Sunday, 24 January 2010

Our Day Was filled With Firsts

I suppose it isn´t surprising that on our first trip to Antarctica our days would be filled with many amazing first time experiences. We had many wonderful experiences that are not listed below, but here follows a few of the day´s highlights and most interesting firsts.
1. Our first iceberg was seen early this morning. The spotting of the first iceberg in Antarctica is one of those moments that truly heralds your arrival to the land of ice!
2. Our clothes were vacuumed! I´m sure none of us had had our outdoor clothing and backpacks vacuumed before. It was all part of the measures to prevent the introduction of alien species to Antarctica program.
3. Humpback whales! For many of us it was the first time to see a whale. This morning at 9:20 as we approached Nelson Strait two humpback whales surfaced about 100 metres from the ship. We had excellent views of the mammalian behemoths. We could even see what they had been dining on for breakfast as a brilliant pink cloud of digested krill plumed behind one of the whales just before it dived.

1. It was our first time in the speedy sturdy Polar Cirkle Boats. It took all of about 120 seconds to get from the ship to the shore where the Expedition Team greeted us. Expedition Leader Anja Erdmann gave us the layout of the landing and a time to be back to the landing site. Helpful expedition Team members were spread along all of the points of interest on shore.
2. Who will ever forget the first time they laid eyes on a real live, walking, swimming, defecating penguin? Who will forget the head-bobbing walk, the pendulum body wobble, the wings wide-to-the-side, the dissonant chorus of the Chinstrap ecstatic display, the olfactory-ness of a thriving penguin colony?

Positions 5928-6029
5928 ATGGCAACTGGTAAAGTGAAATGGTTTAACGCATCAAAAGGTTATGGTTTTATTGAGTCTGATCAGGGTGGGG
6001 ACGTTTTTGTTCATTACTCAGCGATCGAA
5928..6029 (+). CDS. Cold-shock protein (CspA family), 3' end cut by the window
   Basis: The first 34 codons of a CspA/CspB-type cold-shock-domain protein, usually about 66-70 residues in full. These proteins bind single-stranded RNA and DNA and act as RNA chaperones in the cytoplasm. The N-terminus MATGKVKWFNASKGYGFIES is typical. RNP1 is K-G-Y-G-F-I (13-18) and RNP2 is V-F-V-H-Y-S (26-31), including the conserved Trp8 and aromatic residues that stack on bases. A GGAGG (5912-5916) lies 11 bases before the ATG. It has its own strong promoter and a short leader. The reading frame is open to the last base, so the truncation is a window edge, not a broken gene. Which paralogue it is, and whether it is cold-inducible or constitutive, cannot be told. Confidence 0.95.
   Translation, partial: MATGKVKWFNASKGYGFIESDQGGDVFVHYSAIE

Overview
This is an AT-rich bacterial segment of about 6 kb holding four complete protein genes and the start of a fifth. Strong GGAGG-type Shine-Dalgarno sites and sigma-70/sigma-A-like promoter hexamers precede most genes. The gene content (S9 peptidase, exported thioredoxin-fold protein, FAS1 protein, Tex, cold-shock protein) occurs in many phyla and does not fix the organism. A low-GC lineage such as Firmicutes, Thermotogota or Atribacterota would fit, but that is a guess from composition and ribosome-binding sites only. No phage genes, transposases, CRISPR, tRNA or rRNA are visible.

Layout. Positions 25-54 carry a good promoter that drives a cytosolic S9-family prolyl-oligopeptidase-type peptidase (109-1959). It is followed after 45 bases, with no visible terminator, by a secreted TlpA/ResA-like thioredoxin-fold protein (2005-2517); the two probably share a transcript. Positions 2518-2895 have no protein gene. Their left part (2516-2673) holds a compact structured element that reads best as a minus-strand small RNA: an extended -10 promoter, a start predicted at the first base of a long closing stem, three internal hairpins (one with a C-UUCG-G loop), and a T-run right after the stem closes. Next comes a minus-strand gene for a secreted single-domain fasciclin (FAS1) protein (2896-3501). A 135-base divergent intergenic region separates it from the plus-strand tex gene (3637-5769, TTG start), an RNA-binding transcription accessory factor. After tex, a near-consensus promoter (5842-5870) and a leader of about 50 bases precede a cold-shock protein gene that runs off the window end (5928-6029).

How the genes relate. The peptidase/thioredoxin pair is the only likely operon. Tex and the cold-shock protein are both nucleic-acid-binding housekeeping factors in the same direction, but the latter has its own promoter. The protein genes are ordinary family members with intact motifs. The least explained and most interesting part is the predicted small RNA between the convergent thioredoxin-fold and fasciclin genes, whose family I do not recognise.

3. A crested penguin. Without a doubt Macaroni´s are one of the coolest of all birds. Most of us climbed a small hill to visit with one muddy Mac in the midst of the Chinstrap colony.
4. Our first Antarctic Fur Seal which was also the first pinniped for many of us. We had been schooled during our rather comprehensive IAATO briefing earlier in the day that Antarctic Fur Seals are aggression on flippers. This animal was the exception that proved the rule. The healthy young male slept through almost the entire landing. Perhaps he could be best described as passively aggressive.
5. And please remember… this is only day one of our landings. There is an entire boat load of exciting adventures to come.